PRC Jihad vs US Tech: Norton, Kaspersky Banned

♠ Posted by Emmanuel in ,, at 8/05/2014 01:30:00 AM
Battling the evil empire of US technology.
There's more fun news suggesting a further escalation of China's tech jihad against American technology firms. Now, PRC authorities are banning government procurement of US antivirus and security suites such as Norton and Kaspersky Labs. Given the importance of government purchases to software spending in China--mainly because they are almost certainly licensed copies rather than pirated ones--this is bound to hurt. However, you cannot say this was a surprise after PRC authorities began encouraging its banks to stop using hardware and software from IBM, Oracle and EMC. Even more recently, they have initiated antitrust investigations against Microsoft.
China has excluded U.S.-based Symantec Corp and Russia's Kaspersky Lab from a list of approved anti-virus software vendors, according to a Chinese media report suggesting Beijing is expanding efforts to limit use of foreign technology.

The state-controlled People's Daily reported the news early Sunday on its English Twitter feed, saying that the government's procurement agency "has excluded Symantec & Kaspersky" from a list of security software suppliers.
A second tweet said that government procurement office had approved the use five anti-virus software brands, all from China: Qihoo 360 Technology Co., Venustech, CAJinchen, Beijing Jiangmin and Rising.
What has surprised me so far is that these prejudicial actions have not yet prompted US technology concerns to approach their government to make a case against China at the WTO over not observing national treatment. With the United States being such a lawyer-infested place, you'd think they'd be chomping at the bit. In other words, China is clearly not treating foreign firms on a level playing field by encouraging commercial and government purchases of homegrown hardware and software. True, China has signed on to the Government Procurement Agreement (GPA) which discourages precisely these sorts of practices, but the PRC's meddling extends far beyond the public realm.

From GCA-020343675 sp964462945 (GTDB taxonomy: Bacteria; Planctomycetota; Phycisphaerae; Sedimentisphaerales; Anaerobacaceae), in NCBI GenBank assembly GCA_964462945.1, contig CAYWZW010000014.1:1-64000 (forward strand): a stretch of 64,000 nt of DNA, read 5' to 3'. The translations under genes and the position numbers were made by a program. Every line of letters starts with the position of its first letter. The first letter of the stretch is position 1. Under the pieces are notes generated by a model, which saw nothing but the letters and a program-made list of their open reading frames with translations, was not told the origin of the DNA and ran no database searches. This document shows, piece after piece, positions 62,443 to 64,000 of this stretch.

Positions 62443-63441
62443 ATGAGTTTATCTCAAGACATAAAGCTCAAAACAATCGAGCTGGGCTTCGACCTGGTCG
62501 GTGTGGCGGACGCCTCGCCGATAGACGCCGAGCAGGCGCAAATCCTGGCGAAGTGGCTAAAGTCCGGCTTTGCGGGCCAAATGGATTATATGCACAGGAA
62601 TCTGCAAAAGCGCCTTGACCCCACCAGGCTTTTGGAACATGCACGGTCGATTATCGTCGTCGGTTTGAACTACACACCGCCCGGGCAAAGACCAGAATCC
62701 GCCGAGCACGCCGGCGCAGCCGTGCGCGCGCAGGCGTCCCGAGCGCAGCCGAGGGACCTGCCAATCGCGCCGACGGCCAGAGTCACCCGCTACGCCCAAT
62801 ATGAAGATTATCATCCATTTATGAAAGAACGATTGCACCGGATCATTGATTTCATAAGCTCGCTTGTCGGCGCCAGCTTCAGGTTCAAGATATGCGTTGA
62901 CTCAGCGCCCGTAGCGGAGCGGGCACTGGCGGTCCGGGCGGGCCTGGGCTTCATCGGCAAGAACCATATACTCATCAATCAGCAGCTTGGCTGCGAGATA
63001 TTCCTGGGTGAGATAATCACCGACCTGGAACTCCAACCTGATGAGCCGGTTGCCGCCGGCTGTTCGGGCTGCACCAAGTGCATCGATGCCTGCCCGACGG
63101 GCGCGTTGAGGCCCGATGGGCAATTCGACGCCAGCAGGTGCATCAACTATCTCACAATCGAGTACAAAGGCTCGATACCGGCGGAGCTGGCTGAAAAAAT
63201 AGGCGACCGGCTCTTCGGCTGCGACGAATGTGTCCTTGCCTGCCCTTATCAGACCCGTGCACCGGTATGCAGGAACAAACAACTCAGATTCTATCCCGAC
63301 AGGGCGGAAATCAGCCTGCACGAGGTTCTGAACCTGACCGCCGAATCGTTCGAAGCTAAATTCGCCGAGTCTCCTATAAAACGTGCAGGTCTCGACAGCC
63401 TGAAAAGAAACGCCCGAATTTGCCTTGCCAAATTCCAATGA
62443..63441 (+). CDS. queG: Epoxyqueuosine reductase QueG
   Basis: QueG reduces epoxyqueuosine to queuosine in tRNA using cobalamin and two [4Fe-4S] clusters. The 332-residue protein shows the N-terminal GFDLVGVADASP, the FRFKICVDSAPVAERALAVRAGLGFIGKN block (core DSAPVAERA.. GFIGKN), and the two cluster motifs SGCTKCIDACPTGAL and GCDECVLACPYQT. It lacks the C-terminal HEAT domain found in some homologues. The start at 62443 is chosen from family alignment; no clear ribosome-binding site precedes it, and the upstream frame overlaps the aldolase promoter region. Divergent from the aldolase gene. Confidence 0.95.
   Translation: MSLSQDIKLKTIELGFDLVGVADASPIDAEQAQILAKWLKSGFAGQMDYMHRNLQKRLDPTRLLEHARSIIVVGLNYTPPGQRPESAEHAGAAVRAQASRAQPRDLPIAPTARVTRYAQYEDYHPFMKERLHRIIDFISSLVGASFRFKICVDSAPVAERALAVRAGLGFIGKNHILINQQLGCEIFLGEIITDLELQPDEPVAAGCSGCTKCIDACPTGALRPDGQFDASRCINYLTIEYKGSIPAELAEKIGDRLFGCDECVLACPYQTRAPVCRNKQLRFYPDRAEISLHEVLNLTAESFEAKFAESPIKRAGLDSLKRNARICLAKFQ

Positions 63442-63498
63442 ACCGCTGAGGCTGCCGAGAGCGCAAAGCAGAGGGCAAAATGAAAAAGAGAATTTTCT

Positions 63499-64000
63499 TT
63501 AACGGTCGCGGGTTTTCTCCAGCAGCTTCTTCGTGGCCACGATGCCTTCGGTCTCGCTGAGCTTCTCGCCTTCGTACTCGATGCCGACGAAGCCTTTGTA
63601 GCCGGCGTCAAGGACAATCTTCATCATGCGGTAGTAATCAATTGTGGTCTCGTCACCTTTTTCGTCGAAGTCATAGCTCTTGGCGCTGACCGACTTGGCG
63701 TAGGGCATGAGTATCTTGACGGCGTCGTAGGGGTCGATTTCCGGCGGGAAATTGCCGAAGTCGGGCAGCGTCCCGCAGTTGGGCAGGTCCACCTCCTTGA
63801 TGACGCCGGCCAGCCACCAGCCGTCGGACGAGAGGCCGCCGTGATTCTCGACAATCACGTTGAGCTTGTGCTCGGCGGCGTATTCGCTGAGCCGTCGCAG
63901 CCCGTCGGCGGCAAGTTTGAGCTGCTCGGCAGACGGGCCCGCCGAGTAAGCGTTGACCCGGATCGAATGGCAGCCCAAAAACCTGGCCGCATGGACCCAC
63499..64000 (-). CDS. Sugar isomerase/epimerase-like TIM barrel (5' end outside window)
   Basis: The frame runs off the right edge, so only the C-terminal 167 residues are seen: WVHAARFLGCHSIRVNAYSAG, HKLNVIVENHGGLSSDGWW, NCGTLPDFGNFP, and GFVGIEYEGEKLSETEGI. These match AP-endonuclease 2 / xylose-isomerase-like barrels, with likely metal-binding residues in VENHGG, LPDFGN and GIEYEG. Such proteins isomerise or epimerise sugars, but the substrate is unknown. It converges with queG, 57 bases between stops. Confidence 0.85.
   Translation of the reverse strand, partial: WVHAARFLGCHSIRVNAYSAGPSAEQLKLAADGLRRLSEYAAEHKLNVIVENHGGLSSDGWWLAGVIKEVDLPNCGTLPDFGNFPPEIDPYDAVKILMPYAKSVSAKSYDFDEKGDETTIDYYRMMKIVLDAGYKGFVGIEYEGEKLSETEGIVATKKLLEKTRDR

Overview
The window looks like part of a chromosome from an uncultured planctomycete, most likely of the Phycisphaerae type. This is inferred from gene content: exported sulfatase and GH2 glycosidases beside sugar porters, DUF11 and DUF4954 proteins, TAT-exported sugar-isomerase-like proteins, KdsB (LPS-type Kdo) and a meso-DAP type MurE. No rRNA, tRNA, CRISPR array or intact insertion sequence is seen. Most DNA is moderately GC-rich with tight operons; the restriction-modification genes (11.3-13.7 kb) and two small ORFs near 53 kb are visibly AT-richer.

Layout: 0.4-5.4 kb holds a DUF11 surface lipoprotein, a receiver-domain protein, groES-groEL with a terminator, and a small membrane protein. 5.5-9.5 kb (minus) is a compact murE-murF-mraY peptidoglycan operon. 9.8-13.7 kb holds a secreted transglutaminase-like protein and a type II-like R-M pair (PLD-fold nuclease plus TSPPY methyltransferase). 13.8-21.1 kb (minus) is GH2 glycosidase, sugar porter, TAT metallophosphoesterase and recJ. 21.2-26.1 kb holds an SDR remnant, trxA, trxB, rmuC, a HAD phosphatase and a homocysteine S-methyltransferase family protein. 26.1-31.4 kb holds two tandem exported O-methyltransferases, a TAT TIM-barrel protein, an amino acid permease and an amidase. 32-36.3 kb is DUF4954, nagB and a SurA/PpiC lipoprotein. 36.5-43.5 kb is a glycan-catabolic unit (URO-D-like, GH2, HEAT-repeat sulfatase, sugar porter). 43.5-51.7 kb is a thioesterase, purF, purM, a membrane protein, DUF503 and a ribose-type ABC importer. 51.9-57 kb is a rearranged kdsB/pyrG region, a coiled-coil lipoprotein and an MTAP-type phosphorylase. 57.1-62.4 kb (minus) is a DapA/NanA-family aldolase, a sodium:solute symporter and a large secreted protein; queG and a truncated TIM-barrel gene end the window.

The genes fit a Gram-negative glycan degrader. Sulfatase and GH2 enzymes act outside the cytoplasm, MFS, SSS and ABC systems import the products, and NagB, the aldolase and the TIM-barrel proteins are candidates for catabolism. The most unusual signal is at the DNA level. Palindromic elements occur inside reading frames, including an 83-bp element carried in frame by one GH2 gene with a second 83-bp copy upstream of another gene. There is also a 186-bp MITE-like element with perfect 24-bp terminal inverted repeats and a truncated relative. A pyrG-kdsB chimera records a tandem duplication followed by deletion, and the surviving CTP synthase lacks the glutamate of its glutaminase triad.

Then again, you could say Americans were simply asking for it with all this holier-than-thou BS about how PRC employs spies on the US. There is no doubting that the US government's National Security Agency (NSA) conducts espionage, but here it's just a ready-made excuse to ban US software in the same way the American government presumes Chinese tech firms are out to do the Communist Party's bidding.

What goes around comes around as far as US-China trade spats are concerned. In the end, these two countries deserve each other.